This report describes a method for producing anatomically detailed, low-cost ultrasound phantoms of the spine with 3-dimensional printing. An implementation that involves representing a portion of the lumbar spine and the ligamentum flavum with 2 different printing materials and the surrounding soft tissues with agar gel is presented.
A computed tomography image volume of a patient with normal spinal anatomy was segmented to isolate the spine. Segments representing the ligamentum flavum and a supporting pedestal were digitally added, and the result was printed with a 3-dimensional printer. The printed spine was embedded in agar gel as a soft tissue component. Ultrasound images of the phantom were acquired and compared with those acquired from a human patient.
The sonographic appearances of the phantom compared favorably with those observed from the human patient. The soft tissue component was suitable for needle insertions and could be remade replacing the agar.
Ultrasound phantoms that are derived directly from patient anatomy have strong potential as learning tools for ultrasound-guided spinal insertions, and they could be used as preprocedural planning tools in cases involving pathologies, implants, or abnormal anatomies. Three-dimensional printing is a promising method for producing low-cost phantoms with designs that can be readily shared across clinical institutions.
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From the *University College London and †University College Hospital, London, United Kingdom.
Accepted for publication June 19, 2014.
Address correspondence to: Simeon J. West, FRCA, Main Theatres, Maple Bridge Link Corridor, Podium 3, University College Hospital, 235 Euston Rd, London, United Kingdom NW1 2BU (e-mail: firstname.lastname@example.org).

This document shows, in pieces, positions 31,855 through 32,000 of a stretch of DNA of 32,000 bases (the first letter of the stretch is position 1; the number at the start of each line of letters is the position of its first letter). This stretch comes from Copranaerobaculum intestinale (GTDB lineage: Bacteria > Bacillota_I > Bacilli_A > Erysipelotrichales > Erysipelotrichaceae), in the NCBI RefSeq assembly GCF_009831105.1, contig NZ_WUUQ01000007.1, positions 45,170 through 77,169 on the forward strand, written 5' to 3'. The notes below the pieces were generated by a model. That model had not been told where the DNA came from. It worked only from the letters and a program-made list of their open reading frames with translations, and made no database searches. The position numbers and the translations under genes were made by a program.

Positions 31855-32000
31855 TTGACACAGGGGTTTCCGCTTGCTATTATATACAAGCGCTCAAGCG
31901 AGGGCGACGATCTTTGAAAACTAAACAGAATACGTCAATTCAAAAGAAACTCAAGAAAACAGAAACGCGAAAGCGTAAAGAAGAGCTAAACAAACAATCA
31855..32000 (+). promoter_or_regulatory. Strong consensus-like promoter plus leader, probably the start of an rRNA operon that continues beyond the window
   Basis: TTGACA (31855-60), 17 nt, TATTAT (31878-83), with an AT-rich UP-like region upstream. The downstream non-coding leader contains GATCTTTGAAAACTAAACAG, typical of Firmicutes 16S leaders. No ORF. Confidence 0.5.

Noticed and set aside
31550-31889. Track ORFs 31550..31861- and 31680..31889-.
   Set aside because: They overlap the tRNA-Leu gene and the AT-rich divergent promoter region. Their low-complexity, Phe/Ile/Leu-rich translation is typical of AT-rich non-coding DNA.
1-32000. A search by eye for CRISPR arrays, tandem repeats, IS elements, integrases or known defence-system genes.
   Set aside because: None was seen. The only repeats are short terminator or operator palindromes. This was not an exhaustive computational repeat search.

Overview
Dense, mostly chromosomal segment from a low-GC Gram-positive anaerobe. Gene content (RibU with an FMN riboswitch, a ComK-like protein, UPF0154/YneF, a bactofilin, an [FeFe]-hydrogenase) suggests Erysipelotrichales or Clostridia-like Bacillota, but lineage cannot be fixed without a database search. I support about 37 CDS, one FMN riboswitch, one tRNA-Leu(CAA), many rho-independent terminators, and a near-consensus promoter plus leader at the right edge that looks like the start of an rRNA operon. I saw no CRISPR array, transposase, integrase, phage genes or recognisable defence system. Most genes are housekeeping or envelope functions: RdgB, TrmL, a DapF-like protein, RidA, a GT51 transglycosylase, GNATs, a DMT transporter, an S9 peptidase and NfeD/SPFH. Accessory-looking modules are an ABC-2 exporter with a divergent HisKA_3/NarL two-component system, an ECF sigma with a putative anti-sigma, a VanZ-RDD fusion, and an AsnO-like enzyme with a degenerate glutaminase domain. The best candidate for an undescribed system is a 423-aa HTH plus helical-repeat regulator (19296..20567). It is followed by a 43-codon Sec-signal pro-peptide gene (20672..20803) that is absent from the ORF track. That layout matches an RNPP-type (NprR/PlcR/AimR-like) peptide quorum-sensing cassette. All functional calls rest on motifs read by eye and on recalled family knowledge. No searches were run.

Attribution: Department of Medical Physics and Bioengineering, University College London.
This study received funding from 2 student summer grants and incorporates the work of 4 BSc students, who made substantial contributions as part of their BSc projects at University College London. A.K. was granted £1520 toward subsistence by the Wellcome Trust and J.H.Y.W. was granted £2000 toward subsistence from the Institute of Making at the University College London. In addition, funding from the Department of Medical Physics and Bioengineering at University College London was used for 3-dimensional printing costs.
This study was presented orally at the European Society for Regional Anaesthesia 2013 Meeting in Glasgow. The presentation was entitled “Development of a Phantom for Ultrasound Guided Spinal and Epidural Anaesthesia With Three-Dimensional Polymer Printing.”
The authors declare no conflict of interest.
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